Some welcome light relief!
“(The)…tenant in the demised premises stands aggrieved by the pronouncement made by the learned Executing Court upon his objections constituted therebefore…wherewithin the apposite unfoldments qua his resistance to the execution of the decree stood discountenanced by the learned Executing Court”.
“However, the learned counsel…cannot derive the fullest succour from the aforesaid acquiesence… given its sinew suffering partial dissipation from an imminent display occurring in the impunged pronouncement hereat wherewithin unravelments are held qua the rendition recorded by the learned Rent Controller…”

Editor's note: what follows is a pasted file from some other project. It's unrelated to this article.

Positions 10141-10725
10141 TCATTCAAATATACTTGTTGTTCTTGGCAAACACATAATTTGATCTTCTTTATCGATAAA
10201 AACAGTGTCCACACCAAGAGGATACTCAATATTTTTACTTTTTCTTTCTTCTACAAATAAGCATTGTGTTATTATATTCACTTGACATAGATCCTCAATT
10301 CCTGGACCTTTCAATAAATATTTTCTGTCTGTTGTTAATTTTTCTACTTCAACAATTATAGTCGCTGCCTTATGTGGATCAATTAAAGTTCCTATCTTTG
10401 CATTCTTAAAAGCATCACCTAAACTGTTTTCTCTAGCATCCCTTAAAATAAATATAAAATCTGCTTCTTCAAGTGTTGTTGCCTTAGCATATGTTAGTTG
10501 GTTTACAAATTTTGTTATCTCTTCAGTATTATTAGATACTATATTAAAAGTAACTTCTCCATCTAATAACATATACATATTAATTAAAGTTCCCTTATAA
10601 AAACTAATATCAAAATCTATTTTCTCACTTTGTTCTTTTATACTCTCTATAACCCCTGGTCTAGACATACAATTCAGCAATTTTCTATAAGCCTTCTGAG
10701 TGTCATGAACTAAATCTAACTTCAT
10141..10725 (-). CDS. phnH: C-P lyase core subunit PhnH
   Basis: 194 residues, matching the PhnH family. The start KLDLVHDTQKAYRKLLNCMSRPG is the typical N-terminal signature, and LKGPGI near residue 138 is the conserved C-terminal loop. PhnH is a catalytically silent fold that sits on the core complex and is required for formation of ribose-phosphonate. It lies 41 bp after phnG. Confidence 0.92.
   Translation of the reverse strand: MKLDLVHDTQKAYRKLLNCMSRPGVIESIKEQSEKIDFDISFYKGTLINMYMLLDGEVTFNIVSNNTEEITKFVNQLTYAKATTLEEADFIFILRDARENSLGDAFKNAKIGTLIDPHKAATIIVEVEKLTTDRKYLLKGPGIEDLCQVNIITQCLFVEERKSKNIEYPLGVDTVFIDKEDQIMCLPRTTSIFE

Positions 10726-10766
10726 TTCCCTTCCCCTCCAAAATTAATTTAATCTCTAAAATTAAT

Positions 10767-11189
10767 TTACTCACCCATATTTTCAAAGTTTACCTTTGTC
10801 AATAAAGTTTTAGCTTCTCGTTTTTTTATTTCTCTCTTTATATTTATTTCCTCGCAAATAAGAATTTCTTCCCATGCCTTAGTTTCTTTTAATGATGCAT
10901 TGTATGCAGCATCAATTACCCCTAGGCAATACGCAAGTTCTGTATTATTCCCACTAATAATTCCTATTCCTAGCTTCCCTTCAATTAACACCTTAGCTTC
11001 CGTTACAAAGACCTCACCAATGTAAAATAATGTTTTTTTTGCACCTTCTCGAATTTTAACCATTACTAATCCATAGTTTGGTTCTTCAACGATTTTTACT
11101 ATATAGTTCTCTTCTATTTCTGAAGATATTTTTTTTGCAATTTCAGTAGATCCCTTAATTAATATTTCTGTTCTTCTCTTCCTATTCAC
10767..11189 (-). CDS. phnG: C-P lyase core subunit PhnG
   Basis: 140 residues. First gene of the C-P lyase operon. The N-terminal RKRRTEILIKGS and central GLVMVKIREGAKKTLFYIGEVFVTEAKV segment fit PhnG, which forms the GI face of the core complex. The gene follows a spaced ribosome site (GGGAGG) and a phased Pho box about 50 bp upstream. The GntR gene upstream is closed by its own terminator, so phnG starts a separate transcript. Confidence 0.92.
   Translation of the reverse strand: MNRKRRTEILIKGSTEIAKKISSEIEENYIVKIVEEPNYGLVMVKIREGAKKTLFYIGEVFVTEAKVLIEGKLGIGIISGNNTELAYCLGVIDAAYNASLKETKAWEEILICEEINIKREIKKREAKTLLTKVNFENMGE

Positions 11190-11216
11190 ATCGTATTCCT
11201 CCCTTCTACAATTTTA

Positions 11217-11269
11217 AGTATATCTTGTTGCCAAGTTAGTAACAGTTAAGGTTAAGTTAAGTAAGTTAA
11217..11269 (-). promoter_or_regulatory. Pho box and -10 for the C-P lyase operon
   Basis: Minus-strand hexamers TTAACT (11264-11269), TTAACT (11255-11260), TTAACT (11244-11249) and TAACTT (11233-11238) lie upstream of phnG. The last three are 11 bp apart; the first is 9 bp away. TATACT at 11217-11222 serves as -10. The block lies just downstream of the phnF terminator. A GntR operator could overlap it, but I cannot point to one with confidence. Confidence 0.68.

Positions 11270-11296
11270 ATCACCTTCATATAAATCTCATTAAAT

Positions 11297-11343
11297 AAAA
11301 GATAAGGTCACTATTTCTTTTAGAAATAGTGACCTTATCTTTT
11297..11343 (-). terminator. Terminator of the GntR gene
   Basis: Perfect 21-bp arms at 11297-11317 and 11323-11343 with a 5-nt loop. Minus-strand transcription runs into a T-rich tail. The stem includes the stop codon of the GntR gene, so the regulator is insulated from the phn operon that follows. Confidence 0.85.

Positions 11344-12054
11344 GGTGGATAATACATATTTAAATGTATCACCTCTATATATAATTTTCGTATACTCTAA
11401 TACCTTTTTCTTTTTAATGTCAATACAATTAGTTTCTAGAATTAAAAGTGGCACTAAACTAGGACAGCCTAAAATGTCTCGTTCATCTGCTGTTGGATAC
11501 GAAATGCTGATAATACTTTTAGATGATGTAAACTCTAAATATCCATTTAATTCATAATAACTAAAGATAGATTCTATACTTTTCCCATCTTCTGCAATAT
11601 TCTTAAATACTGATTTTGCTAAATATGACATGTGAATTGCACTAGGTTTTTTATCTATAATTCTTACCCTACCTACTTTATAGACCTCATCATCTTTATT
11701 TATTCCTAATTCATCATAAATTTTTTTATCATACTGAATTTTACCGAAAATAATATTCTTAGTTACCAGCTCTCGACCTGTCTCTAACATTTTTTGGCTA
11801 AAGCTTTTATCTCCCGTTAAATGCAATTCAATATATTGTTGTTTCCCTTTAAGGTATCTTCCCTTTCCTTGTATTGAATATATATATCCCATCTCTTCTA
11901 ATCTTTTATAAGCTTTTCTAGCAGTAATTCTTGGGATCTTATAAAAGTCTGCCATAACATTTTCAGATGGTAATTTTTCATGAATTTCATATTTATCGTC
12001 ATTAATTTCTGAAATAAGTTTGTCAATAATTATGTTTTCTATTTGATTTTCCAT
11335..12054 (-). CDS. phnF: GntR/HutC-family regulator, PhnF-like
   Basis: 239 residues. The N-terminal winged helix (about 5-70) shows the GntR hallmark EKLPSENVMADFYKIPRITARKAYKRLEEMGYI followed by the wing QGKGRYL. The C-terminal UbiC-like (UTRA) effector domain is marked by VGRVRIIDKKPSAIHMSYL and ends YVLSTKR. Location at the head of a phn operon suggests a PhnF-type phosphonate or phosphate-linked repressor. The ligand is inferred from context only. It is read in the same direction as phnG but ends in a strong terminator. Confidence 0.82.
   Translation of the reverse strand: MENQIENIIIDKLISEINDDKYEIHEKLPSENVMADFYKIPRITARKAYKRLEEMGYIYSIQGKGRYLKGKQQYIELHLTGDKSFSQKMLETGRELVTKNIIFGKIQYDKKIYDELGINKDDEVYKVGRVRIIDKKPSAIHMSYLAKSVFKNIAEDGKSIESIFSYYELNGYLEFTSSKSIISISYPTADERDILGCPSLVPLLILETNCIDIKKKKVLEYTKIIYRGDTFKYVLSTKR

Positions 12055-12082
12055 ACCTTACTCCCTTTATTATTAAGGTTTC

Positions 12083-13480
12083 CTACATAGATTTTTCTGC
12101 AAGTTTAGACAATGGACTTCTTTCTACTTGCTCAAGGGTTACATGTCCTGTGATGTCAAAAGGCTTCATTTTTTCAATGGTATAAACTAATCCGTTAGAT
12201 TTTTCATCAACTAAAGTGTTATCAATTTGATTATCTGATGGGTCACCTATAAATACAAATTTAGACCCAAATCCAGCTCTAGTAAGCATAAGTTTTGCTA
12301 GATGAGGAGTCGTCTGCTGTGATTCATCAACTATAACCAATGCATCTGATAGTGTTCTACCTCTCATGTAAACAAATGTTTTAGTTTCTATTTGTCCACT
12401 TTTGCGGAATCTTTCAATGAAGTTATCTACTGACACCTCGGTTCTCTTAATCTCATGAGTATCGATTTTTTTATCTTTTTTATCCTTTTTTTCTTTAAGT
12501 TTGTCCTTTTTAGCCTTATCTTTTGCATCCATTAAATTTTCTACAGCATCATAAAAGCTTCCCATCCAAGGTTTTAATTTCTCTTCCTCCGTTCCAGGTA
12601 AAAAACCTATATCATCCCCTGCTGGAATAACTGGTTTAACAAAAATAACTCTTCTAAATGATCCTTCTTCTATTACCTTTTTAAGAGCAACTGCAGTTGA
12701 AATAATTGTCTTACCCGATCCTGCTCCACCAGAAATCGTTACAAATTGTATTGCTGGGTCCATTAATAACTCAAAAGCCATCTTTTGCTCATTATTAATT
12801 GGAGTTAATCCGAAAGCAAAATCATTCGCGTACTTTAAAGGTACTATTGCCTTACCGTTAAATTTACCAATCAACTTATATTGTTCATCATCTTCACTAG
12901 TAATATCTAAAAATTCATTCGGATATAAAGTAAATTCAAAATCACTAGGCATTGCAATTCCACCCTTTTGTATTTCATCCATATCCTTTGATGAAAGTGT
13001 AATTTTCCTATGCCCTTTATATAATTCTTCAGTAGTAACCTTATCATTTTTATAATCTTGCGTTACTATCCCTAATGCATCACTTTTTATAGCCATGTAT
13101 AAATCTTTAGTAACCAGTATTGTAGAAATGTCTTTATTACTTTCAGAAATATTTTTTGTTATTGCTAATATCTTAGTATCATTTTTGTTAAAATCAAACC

An Indian Supreme Court set aside a judgment of the Himachal Pradesh High Court written in these terms in a landlord and tenant case for being incomprehensible. Maybe the judgment was a little extreme, but try asking an English lawyer if they have ever read a medico-legal report which made no or little sense. I certainly have – and somewhat more than once!
The moral is to write in terms that your anticipated audience will understand unambiguously without having the benefit of a medical training, a classics degree or needing a seminar on the subject. Oh, but don’t talk down to your audience – they don’t like that either!
[Who or what is medico-legal minder? Terms and conditions apply